Now people have a much greater disposable income because of all the banking reforms we’ve had over the past 10, 15 years where all of a sudden we have people being able to take loans, which was not a possibility in Pakistan before. And the other major influence is the fact that we now have a flourishing media industry. When you’re bombarded with all these new ideas, your consumption increases.

The rise of said disposable income has apparently led to increasingly more men concerned with (gasp) personal hygiene and figuring out that comb-overs are not the only solution to bald spots! According to the AFP, hair transplants are on the rise in Pakistan, and a hair transplant surgeon (err, yes), “sporting a thick head of hair,” told the news agency that a former federal minister and Pakistani cricketer were among his clients.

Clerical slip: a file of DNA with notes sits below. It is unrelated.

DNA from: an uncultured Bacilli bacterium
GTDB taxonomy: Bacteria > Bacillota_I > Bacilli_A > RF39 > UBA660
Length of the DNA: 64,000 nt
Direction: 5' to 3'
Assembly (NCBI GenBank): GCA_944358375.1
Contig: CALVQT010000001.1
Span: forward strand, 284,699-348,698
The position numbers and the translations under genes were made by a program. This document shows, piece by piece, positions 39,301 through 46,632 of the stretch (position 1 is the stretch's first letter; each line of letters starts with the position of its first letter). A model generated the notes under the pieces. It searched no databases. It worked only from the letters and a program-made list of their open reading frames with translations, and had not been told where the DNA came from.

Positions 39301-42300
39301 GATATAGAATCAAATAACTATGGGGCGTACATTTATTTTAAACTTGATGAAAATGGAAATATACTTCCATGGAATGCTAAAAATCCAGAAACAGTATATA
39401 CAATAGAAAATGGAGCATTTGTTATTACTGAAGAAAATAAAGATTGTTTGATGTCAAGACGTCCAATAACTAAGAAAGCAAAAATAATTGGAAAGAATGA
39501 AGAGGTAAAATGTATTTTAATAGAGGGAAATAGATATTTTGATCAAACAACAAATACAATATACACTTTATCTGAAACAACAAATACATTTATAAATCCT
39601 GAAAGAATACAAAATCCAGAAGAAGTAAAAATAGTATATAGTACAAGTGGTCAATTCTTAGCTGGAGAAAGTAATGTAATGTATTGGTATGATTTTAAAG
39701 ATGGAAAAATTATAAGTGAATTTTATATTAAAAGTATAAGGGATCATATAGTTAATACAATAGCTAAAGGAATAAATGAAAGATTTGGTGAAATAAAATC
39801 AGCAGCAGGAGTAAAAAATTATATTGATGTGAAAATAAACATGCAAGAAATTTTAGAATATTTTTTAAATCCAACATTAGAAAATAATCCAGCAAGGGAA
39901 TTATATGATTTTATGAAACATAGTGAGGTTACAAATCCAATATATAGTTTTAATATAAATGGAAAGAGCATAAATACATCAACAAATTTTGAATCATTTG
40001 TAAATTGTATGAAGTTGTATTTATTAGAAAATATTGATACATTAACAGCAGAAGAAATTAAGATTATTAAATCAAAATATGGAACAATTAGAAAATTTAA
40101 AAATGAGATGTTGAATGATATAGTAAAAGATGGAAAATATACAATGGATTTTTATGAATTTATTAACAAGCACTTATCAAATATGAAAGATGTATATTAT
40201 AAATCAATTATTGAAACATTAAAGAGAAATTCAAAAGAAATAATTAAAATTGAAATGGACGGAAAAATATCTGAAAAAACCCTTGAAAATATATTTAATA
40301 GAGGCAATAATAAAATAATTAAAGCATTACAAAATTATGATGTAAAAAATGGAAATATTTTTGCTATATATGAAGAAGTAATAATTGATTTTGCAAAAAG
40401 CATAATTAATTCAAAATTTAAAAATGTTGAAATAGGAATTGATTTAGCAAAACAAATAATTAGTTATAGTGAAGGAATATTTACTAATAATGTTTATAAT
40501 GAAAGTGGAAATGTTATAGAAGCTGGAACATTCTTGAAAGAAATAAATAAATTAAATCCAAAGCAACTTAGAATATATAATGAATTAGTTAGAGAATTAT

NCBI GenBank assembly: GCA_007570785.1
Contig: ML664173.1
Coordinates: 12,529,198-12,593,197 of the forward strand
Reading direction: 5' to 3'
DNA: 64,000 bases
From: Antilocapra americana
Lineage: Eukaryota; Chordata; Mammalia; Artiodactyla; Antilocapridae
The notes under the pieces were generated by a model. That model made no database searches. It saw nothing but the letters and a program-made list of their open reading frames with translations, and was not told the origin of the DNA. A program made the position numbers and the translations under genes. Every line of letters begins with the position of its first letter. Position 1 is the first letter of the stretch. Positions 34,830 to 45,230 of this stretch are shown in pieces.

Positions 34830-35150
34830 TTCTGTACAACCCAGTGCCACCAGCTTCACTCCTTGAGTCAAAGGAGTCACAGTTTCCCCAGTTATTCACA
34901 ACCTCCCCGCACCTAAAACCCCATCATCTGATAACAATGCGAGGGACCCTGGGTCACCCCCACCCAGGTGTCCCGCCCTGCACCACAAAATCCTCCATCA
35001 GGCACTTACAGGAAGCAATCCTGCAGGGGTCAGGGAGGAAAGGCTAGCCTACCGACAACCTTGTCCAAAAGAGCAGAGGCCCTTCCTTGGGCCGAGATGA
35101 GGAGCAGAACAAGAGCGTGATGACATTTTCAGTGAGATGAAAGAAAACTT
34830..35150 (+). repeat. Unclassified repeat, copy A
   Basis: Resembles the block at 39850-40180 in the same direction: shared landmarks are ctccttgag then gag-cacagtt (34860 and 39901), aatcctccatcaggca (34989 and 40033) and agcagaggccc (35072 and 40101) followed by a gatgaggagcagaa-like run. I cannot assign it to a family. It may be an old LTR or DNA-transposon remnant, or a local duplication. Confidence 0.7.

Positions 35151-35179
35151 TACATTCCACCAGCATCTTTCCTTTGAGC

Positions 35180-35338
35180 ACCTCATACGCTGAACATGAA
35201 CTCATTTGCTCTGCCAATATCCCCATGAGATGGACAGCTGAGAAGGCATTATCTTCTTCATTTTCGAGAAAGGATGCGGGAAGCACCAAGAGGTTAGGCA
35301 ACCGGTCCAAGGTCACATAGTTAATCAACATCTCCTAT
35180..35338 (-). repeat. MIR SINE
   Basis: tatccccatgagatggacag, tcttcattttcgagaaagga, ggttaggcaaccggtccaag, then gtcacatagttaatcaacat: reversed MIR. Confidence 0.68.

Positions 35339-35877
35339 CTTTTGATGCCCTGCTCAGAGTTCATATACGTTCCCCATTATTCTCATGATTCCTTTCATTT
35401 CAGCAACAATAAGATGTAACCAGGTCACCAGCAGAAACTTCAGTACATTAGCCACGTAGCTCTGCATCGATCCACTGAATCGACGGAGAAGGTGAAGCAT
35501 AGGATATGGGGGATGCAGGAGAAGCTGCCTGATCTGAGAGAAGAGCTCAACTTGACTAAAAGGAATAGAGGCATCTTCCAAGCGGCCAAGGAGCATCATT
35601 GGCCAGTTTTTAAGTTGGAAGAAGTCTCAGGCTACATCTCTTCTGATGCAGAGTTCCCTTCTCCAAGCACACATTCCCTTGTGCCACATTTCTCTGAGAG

Michael Kanaan, owner of the Michael K Salon in Islamabad, noted that facials and manicures are also increasingly popular among men. He’s Lebanese too, mentioned the AFP, apparently indicating that this trend has been the result of a “foreign [well-manicured] hand.” Damn Lebanese and their French-sounding Arabic!

But not to worry. Metros draw the line at accessories. David Beckham, your penchant for girly man sarongs and headbands have no place here! Pakistani metrosexuals instead prefer blush and lipstick, [see below]. And feeling pretty.

(AFP) Getting ready for night on the town.